Miracle upon miracle, the boat will start moving sideways into the allotted space. If you're working against current or wind and your progress is too slow, just advance the throttle slightly. You can also make small adjustments in your approach angle and speed by turning the wheel slowly one way or the other.
And, if it looks as if you're going to be too far forward of "the slot," momentarily shift into neutral, take up the slack that will immediately develop in the spring line, tie off the line again, and put the engine into reverse once more. If you're too close at the stern, carry out the same maneuver, but slack off the spring line.
Suppose there has been a 90 to 180-degree wind shift while you fueled up and went for groceries at the store down the block from the marina. When you return to the boat, there's a 15-knot wind blowing directly down the dock.
You can't go ahead or astern very far because of the boat behind you and the one ahead of you. How are you going to get out of this fix? Again, spring lines are the answer.
If circumstances favor your pulling out and moving ahead, run a long spring line from the railing (or cleat) on your port rail astern to a piling or railing on the fuel dock well forward of your position.
Let go of your bow and stern lines. With your wheel hard to port, put the engine in reverse and back the boat down. Like magic, your bow will swing out to starboard, clearing the boat ahead (you may need additional throttle if you're battling wind and current). You - perhaps aided by the dock attendant and/or a crew member now release the spring line and proceed out onto the water.
When, on the other hand, circumstances favor your backing out of your spot, the spring line should be run from your bow to a piling, railing, or cleat well aft of your position.
In this case, let go of the dock lines, turn the wheel hard to port (the side against the dock), put the idling engine into forward gear, and watch as your stern swings miraculously out of harm's way.
When it clears the boat behind you, momentarily shift into neutral, release the spring line (or ask that the dock attendant free it), shift into reverse, and back away smartly. Again, the peanut gallery will be very impressed.
Five Rules for Avoiding Injury
Before each docking maneuver, ensure everyone understands what they will be doing. The corollary to Rule 1 is that you should know where your crew is and what each person is doing.
A woman in California was securing a spring line to a cleat when the skipper suddenly backed down hard with his two 200 HP engines and she got her fingers crushed. Another man was standing on the dock holding onto a trawler's bow pulpit when the skipper gunned the engine and yanked him into the water. In both instances (and many others) the skipper and crew acted independently.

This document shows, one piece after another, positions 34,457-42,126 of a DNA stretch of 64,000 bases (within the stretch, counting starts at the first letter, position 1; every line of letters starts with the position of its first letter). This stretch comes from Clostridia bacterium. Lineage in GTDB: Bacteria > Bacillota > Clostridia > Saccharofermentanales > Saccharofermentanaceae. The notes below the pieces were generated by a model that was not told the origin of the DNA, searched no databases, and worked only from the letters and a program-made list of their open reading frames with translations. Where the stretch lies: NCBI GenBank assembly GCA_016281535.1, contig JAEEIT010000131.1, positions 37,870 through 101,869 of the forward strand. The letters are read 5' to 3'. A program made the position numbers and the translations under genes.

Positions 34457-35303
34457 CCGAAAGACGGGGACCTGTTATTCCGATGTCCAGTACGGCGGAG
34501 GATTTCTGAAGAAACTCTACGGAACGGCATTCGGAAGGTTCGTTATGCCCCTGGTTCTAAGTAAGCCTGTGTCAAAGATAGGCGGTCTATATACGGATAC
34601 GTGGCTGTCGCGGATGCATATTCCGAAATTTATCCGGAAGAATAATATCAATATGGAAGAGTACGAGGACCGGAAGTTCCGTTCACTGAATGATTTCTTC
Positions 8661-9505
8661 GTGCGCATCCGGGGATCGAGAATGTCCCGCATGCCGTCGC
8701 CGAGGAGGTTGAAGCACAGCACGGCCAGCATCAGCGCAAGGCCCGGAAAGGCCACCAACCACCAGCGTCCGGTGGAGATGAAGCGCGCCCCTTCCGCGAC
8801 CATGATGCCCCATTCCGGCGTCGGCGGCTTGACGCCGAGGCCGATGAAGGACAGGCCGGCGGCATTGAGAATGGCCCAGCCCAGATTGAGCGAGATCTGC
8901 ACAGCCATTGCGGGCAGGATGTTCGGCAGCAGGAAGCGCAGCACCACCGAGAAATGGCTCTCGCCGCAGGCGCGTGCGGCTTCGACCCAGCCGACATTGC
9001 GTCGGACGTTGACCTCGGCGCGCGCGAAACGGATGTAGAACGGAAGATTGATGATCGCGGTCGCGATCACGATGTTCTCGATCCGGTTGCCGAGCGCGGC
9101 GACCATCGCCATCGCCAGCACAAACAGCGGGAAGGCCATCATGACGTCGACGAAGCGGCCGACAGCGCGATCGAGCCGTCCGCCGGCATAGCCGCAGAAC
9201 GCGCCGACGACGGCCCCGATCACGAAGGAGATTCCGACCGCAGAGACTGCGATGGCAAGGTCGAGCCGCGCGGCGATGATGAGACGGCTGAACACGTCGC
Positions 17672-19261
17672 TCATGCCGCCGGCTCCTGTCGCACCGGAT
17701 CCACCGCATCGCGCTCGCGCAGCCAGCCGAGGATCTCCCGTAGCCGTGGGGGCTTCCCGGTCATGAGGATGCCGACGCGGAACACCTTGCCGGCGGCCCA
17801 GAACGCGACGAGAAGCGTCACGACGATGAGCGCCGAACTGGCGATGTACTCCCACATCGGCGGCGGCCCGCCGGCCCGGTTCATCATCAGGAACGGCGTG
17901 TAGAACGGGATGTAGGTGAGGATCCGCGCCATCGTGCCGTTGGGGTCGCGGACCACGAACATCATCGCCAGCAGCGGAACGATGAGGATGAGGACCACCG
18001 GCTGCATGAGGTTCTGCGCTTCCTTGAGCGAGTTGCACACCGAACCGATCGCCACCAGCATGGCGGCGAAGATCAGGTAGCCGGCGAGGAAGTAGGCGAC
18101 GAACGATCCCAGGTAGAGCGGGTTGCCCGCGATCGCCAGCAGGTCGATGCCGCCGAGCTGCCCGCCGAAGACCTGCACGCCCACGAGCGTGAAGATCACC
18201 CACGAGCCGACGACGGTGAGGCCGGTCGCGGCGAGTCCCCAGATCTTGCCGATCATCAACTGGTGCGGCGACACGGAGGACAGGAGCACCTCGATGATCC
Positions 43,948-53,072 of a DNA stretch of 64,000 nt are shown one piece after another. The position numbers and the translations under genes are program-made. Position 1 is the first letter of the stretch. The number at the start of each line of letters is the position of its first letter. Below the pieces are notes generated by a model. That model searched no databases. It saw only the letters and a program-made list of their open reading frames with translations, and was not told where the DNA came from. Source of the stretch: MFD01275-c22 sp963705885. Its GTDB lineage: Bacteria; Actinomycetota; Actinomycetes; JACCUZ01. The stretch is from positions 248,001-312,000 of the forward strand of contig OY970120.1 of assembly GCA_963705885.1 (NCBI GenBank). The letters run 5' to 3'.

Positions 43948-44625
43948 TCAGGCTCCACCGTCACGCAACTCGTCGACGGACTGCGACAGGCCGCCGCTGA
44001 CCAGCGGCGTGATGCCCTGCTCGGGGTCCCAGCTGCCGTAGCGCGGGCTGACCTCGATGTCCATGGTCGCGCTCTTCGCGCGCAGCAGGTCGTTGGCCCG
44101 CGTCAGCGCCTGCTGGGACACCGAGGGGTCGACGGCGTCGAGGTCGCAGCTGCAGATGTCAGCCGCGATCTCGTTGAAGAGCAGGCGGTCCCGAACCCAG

Don't encourage your crew to make Olympian leaps onto the dock. This is one of the most common types of incidents. A California man, to cite one example, broke both his heels when he landed on the dock after jumping from the bow of a large sailboat.
Whenever possible, hand dock lines to someone on the dock. If that isn't possible, wait until the boat is safely alongside the pier before instructing someone to step ashore. Your crew shouldn't have to make daring leaps across open water to compensate for sloppy boat handling.
Keep fingers and limbs in-board! As a boat gets close to a dock, passengers tend to gravitate toward the rail and drape fingers, legs, and arms over the side of the boat. If the boat suddenly swings into a dock or piling, the consequences can be painful.
A woman lost a finger when a passing boat's wake slammed her boat into a piling and pinched her hand between the piling and the boat.
Make sure everyone is seated or has something to hold onto. The owner of a 20' runabout asked his inexperienced nephew to jump onto the dock with a bowline. The young man eagerly climbed out of his seat and stood precariously on the bow as the boat approached the dock.
A few seconds later the boat glanced off a piling, only slightly, but without a handhold, the nephew lost his balance and fractured his elbow.
Don't use bodies to stop the boat. A Florida man suffered a separated shoulder when he tried to keep a 38' Sportfisherman from backing into a piling. Instead, slow down and use fenders.